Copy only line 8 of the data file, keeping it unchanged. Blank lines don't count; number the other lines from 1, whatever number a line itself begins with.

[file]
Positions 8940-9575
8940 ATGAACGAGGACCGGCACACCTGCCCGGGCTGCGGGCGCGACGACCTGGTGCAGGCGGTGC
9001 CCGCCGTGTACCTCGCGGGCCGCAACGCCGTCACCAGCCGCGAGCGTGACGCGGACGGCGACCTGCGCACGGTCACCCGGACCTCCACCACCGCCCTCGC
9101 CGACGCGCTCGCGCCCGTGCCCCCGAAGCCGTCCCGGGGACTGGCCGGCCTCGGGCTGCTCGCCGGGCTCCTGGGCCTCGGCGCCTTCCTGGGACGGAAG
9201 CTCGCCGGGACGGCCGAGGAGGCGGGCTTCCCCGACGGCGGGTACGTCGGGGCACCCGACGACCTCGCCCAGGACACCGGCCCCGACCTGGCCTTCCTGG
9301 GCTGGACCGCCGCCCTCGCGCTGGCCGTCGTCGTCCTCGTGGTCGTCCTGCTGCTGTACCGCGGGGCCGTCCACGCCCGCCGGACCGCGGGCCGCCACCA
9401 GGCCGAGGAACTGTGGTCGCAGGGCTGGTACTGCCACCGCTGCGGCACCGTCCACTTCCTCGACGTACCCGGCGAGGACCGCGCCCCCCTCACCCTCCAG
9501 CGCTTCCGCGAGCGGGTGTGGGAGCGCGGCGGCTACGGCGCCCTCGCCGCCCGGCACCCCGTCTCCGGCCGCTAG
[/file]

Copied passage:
9501 CGCTTCCGCGAGCGGGTGTGGGAGCGCGGCGGCTACGGCGCCCTCGCCGCCCGGCACCCCGTCTCCGGCCGCTAG